When Lindsey Decker began studying early-childhood education in the fall of 2016, she expected to encounter challenges in the classroom: recognizing when a student didn’t grasp a concept, intervening in arguments between classmates, or redirecting children whose minds wander off-task.
She didn’t anticipate managing any of this in a virtual classroom.
But as she began her semester-long student-teaching assignment last fall, Decker greeted 15 1st-grade students at Boston’s Baldwin Early Learning Pilot Academy via computer screen, where they remained from 8:30 a.m. to 2:30 p.m. every school day, save for stretching and lunch breaks.
“We improvised. In the process, we [student teachers] were teaching the teachers,” said Decker, who graduates next month from Boston University with a master’s in early-childhood education and hopes to land a teaching job for the 2021–22 school year.
Decker and thousands of other new teacher candidates find themselves in a recruiting season that, like the school year itself, is marred by uncertainty and upheaval. Many school districts still haven’t solidified their hiring needs, as they’re tied up with figuring outstudent enrollment numbers—which, nationwide, have dropped during the pandemic, especially in the early grades. If demand continues for remote learning options, some districts may hire two sets of teachers: virtual and in-person.
Other complicating factors include a pre-existing teacher shortage in some regions, exacerbated during the pandemic by an accelerated exodus from the profession, according to a Rand Corporation survey of former public school teachers.
In this scenario, some see opportunity for first-time teachers.
“Because there’s so much change, now is the best time to go into the field,” said Jacob Easley II, dean of the Graduate School of Education at Touro College in New York City.
A good time to get into teaching
Easley says the pandemic inadvertently illuminated the need for changes in education— from more equitable access to resources (i.e. technology and internet access) to a greater focus on students’ general wellness. “Right now we are high on innovation,” he said.
For some teachers, the pandemic has presented more struggles than opportunities to innovate.
“I believe the pandemic has allowed our staff to really evaluate what’s really important to them,” said Rodney Lewis, assistant superintendent of human resources for the City of St. Charles school district in St. Charles, Mo. Subsequently, some teachers have taken a leave of absence or quit.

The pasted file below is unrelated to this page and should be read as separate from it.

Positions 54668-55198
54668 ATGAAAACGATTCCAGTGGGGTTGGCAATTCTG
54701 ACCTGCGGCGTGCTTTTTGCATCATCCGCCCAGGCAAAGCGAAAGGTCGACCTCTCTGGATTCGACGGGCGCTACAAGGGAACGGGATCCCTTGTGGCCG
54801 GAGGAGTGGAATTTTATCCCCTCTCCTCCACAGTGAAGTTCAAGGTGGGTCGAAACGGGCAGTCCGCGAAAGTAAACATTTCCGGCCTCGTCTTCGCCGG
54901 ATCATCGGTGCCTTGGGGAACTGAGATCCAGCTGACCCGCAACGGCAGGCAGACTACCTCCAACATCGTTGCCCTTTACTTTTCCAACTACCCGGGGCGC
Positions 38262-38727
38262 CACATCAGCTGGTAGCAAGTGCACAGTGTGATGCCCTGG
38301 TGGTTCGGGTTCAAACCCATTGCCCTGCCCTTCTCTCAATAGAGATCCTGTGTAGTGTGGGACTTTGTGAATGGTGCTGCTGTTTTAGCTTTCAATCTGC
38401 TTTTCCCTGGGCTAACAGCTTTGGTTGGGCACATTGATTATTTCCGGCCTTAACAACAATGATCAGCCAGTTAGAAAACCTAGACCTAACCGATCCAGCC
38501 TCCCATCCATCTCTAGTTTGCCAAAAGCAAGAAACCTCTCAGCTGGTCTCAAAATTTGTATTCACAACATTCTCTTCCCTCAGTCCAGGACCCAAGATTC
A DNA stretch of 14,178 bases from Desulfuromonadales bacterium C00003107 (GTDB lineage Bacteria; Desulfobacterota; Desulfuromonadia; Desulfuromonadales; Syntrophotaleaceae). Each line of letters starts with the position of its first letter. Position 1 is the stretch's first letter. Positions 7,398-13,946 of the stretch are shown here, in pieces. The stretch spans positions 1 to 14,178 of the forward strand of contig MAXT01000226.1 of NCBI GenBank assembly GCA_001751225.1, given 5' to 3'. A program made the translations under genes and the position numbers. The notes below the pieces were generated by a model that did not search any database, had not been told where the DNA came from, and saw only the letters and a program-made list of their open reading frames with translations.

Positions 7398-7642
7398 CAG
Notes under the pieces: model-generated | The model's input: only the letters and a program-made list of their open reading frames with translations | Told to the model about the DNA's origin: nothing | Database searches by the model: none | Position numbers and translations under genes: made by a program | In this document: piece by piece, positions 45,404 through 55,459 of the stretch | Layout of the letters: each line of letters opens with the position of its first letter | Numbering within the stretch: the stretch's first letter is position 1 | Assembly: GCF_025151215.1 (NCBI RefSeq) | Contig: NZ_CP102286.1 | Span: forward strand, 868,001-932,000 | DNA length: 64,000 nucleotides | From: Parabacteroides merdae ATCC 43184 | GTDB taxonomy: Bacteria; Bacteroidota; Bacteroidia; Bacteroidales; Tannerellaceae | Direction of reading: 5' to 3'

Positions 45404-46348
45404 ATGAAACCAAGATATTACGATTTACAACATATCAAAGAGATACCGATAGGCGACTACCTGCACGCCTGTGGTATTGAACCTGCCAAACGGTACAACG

“I don’t necessarily think that’s a bad thing,” Lewis said. “You don’t want someone in the classroom whose heart’s not in it.”
It also makes room for new teachers.
Jason Rainey, executive director of human resources for the Denton Independent School District in Denton, Texas, said his district of about 35,000 students is on pace to hire between 200 and 250 teachers—as many or slightly more than in a typical school year. And he won’t shy away from hiring first-year teachers, he says, as long as they have what he’s looking for.
“We want teachers with grit—those who can face challenges, remain constant and be a force for their students,” Rainey said.
Job seekers may need to be more proactive
It may take grit to find—and land—teaching jobs this hiring season.
“I think the challenge will be where to go to find a job. If the colleges are not doing the virtual recruitment fairs or traditional fairs as they did in the past, candidates might need to go directly to districts,” said Kelly Coash-Johnson, executive director at the American Association of School Personnel Administrators, who says there are fewer career fairs this year compared to pre-pandemic recruiting seasons.
Decker, who’s currently in the job market, says she’s not aware of any job fairs being hosted by school districts where she’s seeking opportunities or through Boston University’s school of education.
Consequently, job seekers with prior connections to school districts may be at a distinct advantage this year.
That was the case with Sarah Giramia.
Currently working as a long-term substitute for the Kalamazoo school district in Michigan, she graduated from Western Michigan University in December 2020 with a degree in secondary education and teaching and recently secured a permanent spot as a middle school language arts teacher with the district for the 2021–22 school year.
Giramia earned a scholarship as part of an initiative to develop a pipeline of teachers of color, a program that also gave her hands-on opportunities within the district from the onset of her college education.
“If I hadn’t had that, I think I’d be struggling to find a job,” Giramia said.
School culture, supports for new teachers matter to job seekers
Even in this uncertain job market, experts urge first-time teaching candidates not to lose sight of their priorities and looking for a school where they believe they can grow and thrive.
“You need to feel like what you’ll receive from the school will be a value-add for your career,” said Jacqueline Rodriguez, vice president of research, policy, and advocacy at the American Association of Colleges for Teacher Education. Rodriguez encourages job candidates to research schools’ culture and norms and learn about the support they provide to their teachers and students.
Denton ISD’s Rainey says that, even prior to the pandemic, he began to see a shift in teaching candidates’ inquiries in this direction.
“I don’t have anyone ask me about salary any more,” said Rainey, who notes that most large districts in the area offer comparable compensation. “They want to know: How are they going to be supported? What are we going to do to mentor them? What opportunities are there for growth?”